Understanding The Tezos ICO Drama
Tezos was scrutinized from the get-go. Anytime you pull in $232 million, you’re going to attract attention. In October, Tezos first beat back claims the project was under SEC investigation. In November, things escalated even more. Word leaked out of a power struggle between founders Kathleen and Arthur Breitman, and Tezos Foundation head Johann Gevers.
A PEAK BEHIND THE TEZOS ICO DRAMA
One of the hottest ICOs of 2017, Tezos has been embroiled in drama recently. Positioning itself as an improved blockchain, Tezos launched in Switzerland’s “Crypto Valley” in a time where crypto is going mainstream. Tezos was backed by big name Venture Capitalist Tim Draper, and raised record-setting sums. We even shortlisted Tezos as a project to study within our premium, members-only Coinist Insiders Network. With strong support and a healthy war chest what’s not to love? Tezos seemed like a lock to release a successful token. What’s gone wrong?
Tezos first attracted attention when the company speculated they might raise $20 million in an ICO. They pulled in $232 million, far and away the most an ICO had ever raised at the time. The record has since been broken again, but it remains one of the most-discussed crypto projects. You can see how Tezos ranks up in our charts which show the biggest ICOs of all time.
Tezos pitched itself as being easily updateable, and being able to avoid the hard forks that have defined Bitcoin recently. It also included improvements to the smart contracts that have been Ethereum’s calling card. Everything looked good on paper.
Tezos was scrutinized from the get-go. Anytime you pull in $232 million, you’re going to attract attention. In October, Tezos first beat back claims the project was under SEC investigation. In November, things escalated even more. Word leaked out of a power struggle between founders Kathleen and Arthur Breitman, and Tezos Foundation head Johann Gevers. And now a lawsuit has been filed to the San Francisco branch of the Superior Court of California, by Tezos ICO investor Andrew Baker.
In America, you’re innocent until proven guilty, and before getting into the gory details, we must stress no ruling has been made. Tezos still has considerable resources. Legendary Silicon Valley investor Tim Draper has been behind the project since the get-go. We’ve already discussed how Tezos has money to spare, and is headquartered in a crypto-friendly country. There’s every possibility this lawsuit is found to be meritless, and Tezos launches to great success.
That said, things certainly aren’t looking good. It’s important to explain the role of the Tezos foundation. Established to support the project, Johann Gevers heads up the foundation, which controls Tezos’s funding. Meanwhile, the actual software that will power “Tezzies,” and the intellectual property belongs to the Breitmans. The long-term goal was for the Breitmans to remove themselves from Tezos, allowing it to achieve decentralization.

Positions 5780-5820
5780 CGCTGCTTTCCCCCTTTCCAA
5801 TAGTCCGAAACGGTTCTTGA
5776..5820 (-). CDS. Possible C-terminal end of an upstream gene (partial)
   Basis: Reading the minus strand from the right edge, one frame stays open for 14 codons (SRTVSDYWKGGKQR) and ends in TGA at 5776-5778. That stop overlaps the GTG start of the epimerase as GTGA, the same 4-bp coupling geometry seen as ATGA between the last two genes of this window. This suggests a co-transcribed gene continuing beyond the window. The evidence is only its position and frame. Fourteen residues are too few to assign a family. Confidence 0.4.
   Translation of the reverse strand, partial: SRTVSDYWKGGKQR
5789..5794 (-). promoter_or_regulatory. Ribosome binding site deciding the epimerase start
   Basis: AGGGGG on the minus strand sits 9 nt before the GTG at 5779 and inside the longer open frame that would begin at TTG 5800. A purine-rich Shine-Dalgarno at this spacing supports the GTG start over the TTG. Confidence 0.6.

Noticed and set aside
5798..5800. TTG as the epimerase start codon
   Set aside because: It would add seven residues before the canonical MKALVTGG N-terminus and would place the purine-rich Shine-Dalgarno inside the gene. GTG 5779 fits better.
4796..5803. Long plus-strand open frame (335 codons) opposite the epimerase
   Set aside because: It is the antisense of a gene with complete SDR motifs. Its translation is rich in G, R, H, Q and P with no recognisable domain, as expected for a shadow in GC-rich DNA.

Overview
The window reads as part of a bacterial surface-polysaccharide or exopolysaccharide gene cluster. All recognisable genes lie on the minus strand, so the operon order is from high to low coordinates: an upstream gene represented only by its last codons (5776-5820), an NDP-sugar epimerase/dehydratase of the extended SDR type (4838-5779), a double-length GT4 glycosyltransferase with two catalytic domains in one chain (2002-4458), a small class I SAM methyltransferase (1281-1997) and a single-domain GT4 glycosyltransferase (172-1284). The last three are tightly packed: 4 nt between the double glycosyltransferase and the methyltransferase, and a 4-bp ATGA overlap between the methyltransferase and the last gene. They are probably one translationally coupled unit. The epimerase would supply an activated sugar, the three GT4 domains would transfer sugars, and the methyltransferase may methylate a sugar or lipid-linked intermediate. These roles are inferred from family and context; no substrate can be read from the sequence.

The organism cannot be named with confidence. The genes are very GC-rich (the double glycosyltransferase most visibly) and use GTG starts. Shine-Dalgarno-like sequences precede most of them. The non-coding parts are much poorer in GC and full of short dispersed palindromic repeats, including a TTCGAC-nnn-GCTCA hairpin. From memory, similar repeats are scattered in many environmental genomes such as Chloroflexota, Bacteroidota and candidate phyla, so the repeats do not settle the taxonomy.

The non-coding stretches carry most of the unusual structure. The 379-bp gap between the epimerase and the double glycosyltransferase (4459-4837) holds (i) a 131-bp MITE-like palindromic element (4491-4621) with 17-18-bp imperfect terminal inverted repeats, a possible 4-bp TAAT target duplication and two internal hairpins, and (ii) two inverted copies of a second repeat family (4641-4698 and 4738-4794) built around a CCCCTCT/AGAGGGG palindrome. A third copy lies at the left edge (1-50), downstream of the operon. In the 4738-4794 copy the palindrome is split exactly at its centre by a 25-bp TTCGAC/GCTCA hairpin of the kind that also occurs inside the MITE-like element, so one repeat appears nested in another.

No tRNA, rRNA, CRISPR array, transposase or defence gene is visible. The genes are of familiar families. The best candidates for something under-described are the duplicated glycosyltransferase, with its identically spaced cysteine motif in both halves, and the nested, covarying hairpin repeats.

Unfortunately, both parties have lashed out at each other, questioning the motives and character of the other party. It’s never a good look for a project when the highest-ranking employees are publicly feuding. All named in in the lawsuit, Gevers and the Breitmans are accused of selling unregistered securities, committing securities fraud, false advertising, and unfair competition. In a CoinDesk interview, lawyer Stephen Palley described the situation as “a complicated mess.” The lawsuit is unlikely to have a quick and easy resolution.
The accusation of “selling unregistered securities,” is one you’ll probably hear again soon. We’ve extensively covered this on Coinist, but countries are cracking down on ICOs that resemble securities. Tokens that fail the Howey Test are in trouble. If Tezzies are labeled securities (Even though they’re yet to be released), that’s a whole new bucket of worms.
The Breitmans have also come under fire for their vesting schedule. Per CoinTelegraph, a smart contract regularly releases 1/48th of their share. This is preferable, of course, to all the funds being dumped in their laps at once. Tim Draper is a noted opponent of start-ups receiving all of their funds at once. Even the best team could be tempted by hundreds of millions of liquid funds. But the lack of accountability worries some. Even if Tezos is behind schedule (which it is) the Breitmans still receive their payment regardless.
If things go truly south and Tezos has to refund investors, that’s not an easy fix either. The $232 million paid to Tezos was sent in Bitcoin and Ethereum. With multiple Bitcoin forks and increases in both currencies, that money is worth considerably more now. Would investors get back their investment in fiat, or in crypto? That could get messy quickly too.
Tezos is juggling quite a few balls in the air right now. The team has the resources and backing to make an impact in the crypto world, but they’ll have to emerge strong through these issues first.
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